Written By ESR News Blog Editor Thomas Ahearn
Workers Memorial Day is observed every year on April 28 and honors workers who have died on the job or who experienced hazardous exposures at work. The day is also a chance to recommit to safe and healthful workplaces for all workers. The date April 28 is also the day the Occupational Safety and Health Administration (OSHA) was officially formed in 1971. For more information about events on Workers Memorial Day 2015, visit https://www.osha.gov/as/opa/worker_memorial_2015.html.
According to the most recent Census of Fatal Occupational Injuries (CFOI) conducted by the U.S. Bureau of Labor Statistics (BLS), 4,405 fatal work injuries were recorded in the United States in 2013, lower than the revised count of 4,628 fatal work injuries in 2012. The rate of fatal work injury for U.S. workers in 2013 was 3.2 per 100,000 full-time equivalent (FTE) workers, compared to a final rate of 3.4 per 100,000 in 2012. More information about the 2013 CFOI is at http://www.bls.gov/news.release/pdf/cfoi.pdf.
Over the last five years, net increases to the preliminary count for the CFOI have averaged 165 cases, ranging from a low of 84 in 2011 to a high of 245 in 2012. The revised 2011 figure was 2 percent higher than the preliminary total, while the revised 2012 figure was 6 percent higher. Final 2013 data from CFOI will be released in the late spring of 2015. Some of the preliminary findings of the 2013 CFOI include:
- Fatal work injuries in private industry in 2013 were 6 percent below the 2012 figure. The preliminary 2013 count of 3,929 fatal injuries in private industry represents the lowest annual total since the census was first conducted in 1992.
- Fatal work injuries among Hispanic or Latino workers were higher in 2013, rising 7 percent. The 797 Hispanic or Latino worker deaths in 2013 constituted the highest total since 2008.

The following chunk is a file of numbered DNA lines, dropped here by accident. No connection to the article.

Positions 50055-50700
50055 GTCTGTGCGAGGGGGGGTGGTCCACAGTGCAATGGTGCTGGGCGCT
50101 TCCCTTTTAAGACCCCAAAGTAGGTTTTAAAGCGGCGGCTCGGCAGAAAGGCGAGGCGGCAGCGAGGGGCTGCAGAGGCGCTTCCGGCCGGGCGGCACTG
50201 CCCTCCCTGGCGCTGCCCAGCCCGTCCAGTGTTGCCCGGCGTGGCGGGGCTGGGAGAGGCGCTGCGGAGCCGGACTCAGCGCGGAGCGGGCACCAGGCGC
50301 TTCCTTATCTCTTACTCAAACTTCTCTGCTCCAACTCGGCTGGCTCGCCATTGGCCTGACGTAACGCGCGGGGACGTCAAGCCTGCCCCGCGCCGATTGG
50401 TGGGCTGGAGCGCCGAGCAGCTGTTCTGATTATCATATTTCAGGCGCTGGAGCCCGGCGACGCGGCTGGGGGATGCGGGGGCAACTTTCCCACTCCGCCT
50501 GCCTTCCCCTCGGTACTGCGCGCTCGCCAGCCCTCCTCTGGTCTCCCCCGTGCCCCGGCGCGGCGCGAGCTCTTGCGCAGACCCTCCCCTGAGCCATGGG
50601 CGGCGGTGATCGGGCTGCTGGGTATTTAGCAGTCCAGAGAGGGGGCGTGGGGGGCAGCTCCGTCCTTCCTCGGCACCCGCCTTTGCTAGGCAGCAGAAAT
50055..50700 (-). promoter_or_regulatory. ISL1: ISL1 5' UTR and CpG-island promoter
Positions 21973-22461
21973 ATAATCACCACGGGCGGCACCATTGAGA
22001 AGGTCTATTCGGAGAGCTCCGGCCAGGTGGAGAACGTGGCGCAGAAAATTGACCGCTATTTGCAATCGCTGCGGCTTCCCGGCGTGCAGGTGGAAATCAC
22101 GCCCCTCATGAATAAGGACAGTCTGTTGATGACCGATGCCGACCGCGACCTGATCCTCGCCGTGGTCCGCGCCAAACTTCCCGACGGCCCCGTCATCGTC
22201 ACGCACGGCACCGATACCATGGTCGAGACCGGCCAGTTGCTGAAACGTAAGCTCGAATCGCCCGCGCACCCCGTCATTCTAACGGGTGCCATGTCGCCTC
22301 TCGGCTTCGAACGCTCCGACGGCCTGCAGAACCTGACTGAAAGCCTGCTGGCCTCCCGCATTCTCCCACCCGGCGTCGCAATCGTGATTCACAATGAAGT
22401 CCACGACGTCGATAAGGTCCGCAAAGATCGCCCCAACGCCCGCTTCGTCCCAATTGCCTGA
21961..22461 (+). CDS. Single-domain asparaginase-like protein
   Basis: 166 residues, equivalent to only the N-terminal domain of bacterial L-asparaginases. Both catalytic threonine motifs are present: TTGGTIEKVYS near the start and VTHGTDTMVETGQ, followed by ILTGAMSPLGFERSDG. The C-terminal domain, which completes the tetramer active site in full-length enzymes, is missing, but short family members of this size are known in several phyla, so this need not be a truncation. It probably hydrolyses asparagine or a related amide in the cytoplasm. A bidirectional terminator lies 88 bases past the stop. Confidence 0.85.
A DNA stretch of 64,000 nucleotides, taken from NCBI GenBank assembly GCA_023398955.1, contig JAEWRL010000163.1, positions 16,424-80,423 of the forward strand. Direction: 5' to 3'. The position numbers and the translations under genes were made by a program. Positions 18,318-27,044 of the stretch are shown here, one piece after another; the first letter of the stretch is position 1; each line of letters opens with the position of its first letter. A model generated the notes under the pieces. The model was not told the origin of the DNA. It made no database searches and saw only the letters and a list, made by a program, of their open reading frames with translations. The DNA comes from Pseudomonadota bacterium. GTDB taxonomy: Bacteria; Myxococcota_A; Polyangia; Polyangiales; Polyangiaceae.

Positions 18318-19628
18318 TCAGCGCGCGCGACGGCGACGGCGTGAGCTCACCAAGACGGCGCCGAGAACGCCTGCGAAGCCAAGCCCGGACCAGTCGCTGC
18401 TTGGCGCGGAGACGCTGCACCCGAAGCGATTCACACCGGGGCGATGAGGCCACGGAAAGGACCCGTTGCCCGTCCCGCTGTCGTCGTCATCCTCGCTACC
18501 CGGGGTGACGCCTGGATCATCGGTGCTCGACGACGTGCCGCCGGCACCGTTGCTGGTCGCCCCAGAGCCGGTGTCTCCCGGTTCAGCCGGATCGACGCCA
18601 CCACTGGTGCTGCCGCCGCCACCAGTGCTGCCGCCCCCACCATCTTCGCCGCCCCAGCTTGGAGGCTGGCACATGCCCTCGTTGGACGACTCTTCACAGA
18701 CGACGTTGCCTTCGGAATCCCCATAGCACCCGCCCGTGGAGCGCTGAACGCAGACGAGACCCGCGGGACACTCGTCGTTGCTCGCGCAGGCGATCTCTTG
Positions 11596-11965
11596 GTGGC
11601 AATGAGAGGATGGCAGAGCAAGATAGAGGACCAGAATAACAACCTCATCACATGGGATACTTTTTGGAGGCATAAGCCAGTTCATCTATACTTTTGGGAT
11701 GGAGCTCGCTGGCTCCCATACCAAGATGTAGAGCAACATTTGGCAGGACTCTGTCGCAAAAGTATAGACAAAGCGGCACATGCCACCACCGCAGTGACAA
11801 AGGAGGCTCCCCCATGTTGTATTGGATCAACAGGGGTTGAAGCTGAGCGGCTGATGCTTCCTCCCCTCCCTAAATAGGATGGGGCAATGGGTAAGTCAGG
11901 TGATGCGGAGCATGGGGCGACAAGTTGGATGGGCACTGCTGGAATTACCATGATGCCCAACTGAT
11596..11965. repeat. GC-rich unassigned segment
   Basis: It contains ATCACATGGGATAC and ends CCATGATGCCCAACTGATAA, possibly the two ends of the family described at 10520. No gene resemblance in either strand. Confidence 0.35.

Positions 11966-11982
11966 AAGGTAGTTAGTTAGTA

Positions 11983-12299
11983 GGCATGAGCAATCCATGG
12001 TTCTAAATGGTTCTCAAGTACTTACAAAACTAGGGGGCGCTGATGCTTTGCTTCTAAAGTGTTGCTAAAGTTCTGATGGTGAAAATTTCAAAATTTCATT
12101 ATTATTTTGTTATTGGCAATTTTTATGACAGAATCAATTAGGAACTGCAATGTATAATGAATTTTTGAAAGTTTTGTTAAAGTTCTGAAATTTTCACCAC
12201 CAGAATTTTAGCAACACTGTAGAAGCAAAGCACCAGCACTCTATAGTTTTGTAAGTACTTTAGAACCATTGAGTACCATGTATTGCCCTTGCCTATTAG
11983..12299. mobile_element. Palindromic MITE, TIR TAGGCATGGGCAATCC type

- In 2013, 734 fatally-injured workers were identified as contractors, above the 715 reported in 2012. Workers who were working as contractors at the time of their fatal injury accounted for 17 percent of all cases in 2013.
- Fatal work injuries involving workers under 16 years of age were substantially lower, falling from 19 in 2012 to 5 in 2013—the lowest total ever reported by the census. Fatal work injuries in most other age groups were also lower in 2013, although fatal work injuries among workers 25 to 34 years of age were higher.
- Fatal work injuries among self-employed workers were lower by 16 percent from 1,057 in 2012 to 892 in 2013. The preliminary 2013 total represents the lowest annual total since the series began in 1992.
The 2013 CFOI found 753 workers were killed as a result of violence, including 397 homicides and 270 suicides. The work-related suicide total for 2013 was 8 percent higher than the 2012 total. The homicide total was lower in 2013, falling 16 percent to 397 from 475 in 2012. Shootings were the most frequent manner of death in homicides (80 percent) and suicides (47 percent). Of the 302 fatal work injuries involving female workers, 22 percent involved homicides, compared to 8 percent for men.
The CFOI also revealed that the occupations for workers with the highest number of fatal work injuries in 2013 included driver/sales workers and truck drivers (748), farmers, ranchers, and other agricultural managers (220), construction laborers (215), roofers (69), aircraft pilots and flight engineers (63); and logging workers (59). Logging workers also had the highest fatal work injury rate per 100,000 full-time equivalent workers with 91.3, followed by fishers and related fishing workers with 75.0.
The Census of Fatal Occupational Injuries (CFOI) is part of the BLS Occupational Safety and Health Statistics (OSHS) program and compiles a count of all fatal work injuries occurring in the U.S. during the calendar year. The CFOI program uses diverse state, federal, and independent data sources to identify, verify, and describe fatal work injuries. For 2013, over 19,100 unique source documents were reviewed in the data collection process. To learn more, visit http://www.bls.gov/opub/hom/pdf/homch9.pdf.
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